“And I ask not only concerning these, but also concerning all who believe in me through their word, that they all may be one, just as you, Father, are in me and I in You, that they also may be in us, that the world may believe that you sent me. And the glory which you gave to me I have given to them, that they may be one just as we are one; I in them and you in me, that they may be perfected into one, that the world may know that you sent me and have loved them just as you have loved me. Father, concerning that which you have given to me, I desire that where I am they may also be with me, that they may behold my glory, which you have given to me because you loved me before the foundation of the world. Righteous Father, though the world has not known you, yet I have known you, and these have known that you sent me; and I have made your name known to them and will make it known, that the love with which you have loved me may be in them and I in them.” – Jesus from John 17:20-26
I was drawn back to these words of Jesus from his prayer in John 17 as I was continuing my study in Ephesians 1:7-12. Paul says that because of God causing the limitless riches of his grace to increase or abound to us, he revealed to us his will because of the connection we have through and in Christ with God.
It is this connection of which Jesus speaks in this prayer. Think about the explosive, radical, and revolutionary implications and direct results of this connection. Because Jesus is one with the Father, and we are one with Jesus, we are in God. The glory which the Father gave to Jesus is the same glory that Jesus gave to all those who have believed his message.
Why then, I must ask, do so many who have believed the message concerning Jesus still have a poor view of themselves? We have been given the SAME glory by Jesus as the Father gave to him. How we view ourselves is so critical with how we live. When Jesus said that he gave that same glory to us, he wasn’t saying that we now have the right to lord it over people or have an air of superiority; rather, he’s saying that the nature and character of God present in the glory given to Jesus has been given to us who have believed. And those characteristics include humility, meekness, and gentleness.
I often think that “glory” is in that group of words that are used often by Christians but their definitions are not well-known. I define “glory” as “enhancing one’s reputation.” So, when I glorify God, I am enhancing his reputation by declaring who and what he is – his character and nature. That is exactly what Jesus has given to all those who have believed the message of the gospel.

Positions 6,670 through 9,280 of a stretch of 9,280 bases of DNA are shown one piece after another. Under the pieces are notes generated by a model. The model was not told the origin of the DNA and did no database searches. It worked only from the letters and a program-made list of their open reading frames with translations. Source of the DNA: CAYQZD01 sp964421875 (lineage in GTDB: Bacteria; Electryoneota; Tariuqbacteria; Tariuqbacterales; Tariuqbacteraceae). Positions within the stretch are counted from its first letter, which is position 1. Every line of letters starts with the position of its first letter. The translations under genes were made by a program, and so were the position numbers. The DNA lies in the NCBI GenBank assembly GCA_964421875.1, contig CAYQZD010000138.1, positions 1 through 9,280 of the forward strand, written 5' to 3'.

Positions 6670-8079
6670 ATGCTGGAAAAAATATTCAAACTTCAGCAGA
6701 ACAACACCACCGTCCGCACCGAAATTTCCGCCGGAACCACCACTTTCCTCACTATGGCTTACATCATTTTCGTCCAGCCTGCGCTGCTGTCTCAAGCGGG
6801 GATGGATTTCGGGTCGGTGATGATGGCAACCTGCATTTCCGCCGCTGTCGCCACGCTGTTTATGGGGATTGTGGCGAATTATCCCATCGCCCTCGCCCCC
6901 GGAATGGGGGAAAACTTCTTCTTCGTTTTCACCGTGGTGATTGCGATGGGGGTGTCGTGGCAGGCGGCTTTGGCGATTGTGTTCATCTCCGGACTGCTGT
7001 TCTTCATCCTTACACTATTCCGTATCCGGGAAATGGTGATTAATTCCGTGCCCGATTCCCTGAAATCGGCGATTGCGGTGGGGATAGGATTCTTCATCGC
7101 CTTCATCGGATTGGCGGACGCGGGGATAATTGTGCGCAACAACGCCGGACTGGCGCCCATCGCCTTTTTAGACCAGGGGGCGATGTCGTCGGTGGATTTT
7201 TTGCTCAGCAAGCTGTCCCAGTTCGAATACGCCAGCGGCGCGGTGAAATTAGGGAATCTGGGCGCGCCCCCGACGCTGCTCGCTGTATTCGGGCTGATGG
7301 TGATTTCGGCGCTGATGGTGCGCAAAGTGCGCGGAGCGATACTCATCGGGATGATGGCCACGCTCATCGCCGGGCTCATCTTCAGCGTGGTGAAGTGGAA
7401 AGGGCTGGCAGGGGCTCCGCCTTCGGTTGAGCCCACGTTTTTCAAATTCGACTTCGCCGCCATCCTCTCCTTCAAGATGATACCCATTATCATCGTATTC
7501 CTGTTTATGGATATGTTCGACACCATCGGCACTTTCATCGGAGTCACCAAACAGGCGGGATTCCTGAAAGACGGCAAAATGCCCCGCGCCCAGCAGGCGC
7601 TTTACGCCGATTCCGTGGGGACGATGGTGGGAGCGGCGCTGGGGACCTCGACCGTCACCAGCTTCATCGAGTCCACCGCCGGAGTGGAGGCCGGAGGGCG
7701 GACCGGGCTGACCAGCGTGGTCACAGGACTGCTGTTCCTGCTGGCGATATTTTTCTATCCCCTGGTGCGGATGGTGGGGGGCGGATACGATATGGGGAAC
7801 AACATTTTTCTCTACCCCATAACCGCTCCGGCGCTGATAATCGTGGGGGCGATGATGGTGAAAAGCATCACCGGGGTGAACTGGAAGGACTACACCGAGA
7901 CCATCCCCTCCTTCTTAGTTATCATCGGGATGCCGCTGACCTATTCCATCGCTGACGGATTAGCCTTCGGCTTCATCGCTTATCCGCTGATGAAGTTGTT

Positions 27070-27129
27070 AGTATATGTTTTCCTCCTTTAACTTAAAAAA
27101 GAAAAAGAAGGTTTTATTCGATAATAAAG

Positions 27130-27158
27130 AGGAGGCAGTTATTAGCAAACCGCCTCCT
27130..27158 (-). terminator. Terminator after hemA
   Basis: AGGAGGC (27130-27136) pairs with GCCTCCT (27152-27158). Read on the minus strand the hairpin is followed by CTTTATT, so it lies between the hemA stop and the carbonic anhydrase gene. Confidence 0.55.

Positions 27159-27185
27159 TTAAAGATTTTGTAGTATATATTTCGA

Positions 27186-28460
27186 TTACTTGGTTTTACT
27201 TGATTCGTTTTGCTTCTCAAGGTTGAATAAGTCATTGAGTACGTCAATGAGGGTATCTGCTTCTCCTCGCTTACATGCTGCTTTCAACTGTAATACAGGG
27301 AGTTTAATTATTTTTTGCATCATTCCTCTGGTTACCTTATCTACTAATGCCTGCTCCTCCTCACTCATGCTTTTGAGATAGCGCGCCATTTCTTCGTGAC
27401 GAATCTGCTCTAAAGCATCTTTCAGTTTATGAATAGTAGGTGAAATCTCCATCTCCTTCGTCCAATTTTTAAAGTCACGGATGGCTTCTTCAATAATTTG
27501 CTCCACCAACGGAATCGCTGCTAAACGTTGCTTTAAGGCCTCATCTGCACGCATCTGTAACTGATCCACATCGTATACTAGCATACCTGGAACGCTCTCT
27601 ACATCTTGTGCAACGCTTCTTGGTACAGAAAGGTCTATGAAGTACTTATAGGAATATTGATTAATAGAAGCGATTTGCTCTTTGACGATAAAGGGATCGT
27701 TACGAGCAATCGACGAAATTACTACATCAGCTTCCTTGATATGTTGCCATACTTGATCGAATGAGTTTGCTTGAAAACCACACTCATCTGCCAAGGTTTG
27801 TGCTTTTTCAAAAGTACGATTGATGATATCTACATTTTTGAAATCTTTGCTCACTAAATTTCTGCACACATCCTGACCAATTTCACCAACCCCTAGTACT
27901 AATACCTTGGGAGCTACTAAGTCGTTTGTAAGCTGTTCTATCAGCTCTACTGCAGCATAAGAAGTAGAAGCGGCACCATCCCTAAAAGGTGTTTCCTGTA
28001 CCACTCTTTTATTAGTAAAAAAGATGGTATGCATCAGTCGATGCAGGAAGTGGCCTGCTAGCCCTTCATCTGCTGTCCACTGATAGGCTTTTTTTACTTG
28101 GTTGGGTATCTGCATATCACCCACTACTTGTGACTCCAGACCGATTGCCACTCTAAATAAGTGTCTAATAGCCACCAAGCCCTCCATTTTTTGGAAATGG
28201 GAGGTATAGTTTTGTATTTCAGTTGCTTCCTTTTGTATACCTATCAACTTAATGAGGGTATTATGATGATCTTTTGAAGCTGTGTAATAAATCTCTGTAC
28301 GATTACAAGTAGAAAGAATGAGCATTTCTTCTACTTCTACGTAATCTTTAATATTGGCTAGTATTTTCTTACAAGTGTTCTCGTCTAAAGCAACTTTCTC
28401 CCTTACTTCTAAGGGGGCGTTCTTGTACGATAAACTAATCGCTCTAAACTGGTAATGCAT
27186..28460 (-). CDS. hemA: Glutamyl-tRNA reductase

Think about the connection created. Even though God is still other, there is an intimate relationship which has direct results and benefits for us. Think about the oneness now possible. Even though God is still other, because of his oneness with Christ, he has allowed us, those who have believed, to enter into and be part of that oneness. This doesn’t make us divine, but it does elevate us to a different plain, a different realm.
As I was growing up, I remember the “otherness” of God being stressed often and vehemently, usually in response to the teachings of “New Age” spirituality or Far Eastern religions with their mysticism. I never had a true appreciation of the nature of the connection and unity between the Father, Christ, and those who have believed the gospel because of the nature of the above reaction until I became an adult. But there is an intimate, an extremely intimate one, connection present for those who believe. We have received the same glory from Jesus as the Father gave to Jesus. It gives me goosebumps just considering it.
As a practical application of all this, while there are multiple reasons why people don’t believe the message of Jesus or that God sent Jesus, what must be included in that is that those who have believed haven’t truly demonstrated unity with each other and with Jesus and the Father which Jesus said would show that God had sent Jesus. This demonstration involves the revealing of the glory of the Father, which was given to Jesus, who in turn gave it to us. And remember, that glory is the character and nature of God.
What too often is demonstrated is that God’s nature and character is more in line with how God related to his creation pre-Christ; the way he did under the old covenant. That way was known as the law, which sin used to bring about death because through it humanity discovered how wretched it truly is but couldn’t do anything about it other than manage it the best way possible – keeping rules and abiding by a strict code of behavior in an attempt to deal with sin.
That didn’t work. So God did something totally different through Christ which was drawing us into unity with them and giving us his character and nature. What I truly find sad is that, for all intents and practical purposes, many Christians still operate under some form of the old way. This is demonstrated by Christian leaders readily pronouncing God’s judgment on people for sin, by which they hope those upon whom the judgment is announced will “come to their senses.” How well did that work for Israel? Why does anyone think it will be any different today?
That’s why God did something totally different. Instead of it being a “him vs. us” relationship, he draws us into himself through Christ so that it’s now “us.” That is something to be celebrated, proclaimed, and demonstrated. This is how we should view ourselves and the identity from which we should live.
May it be so more and more each day, and may, as those around us see the glory the Father gave to Jesus which Jesus, in turn, gave to us and hear about why we have that glory, they be drawn into us which in turn draws them into Jesus which, in turn, draws them into the Father.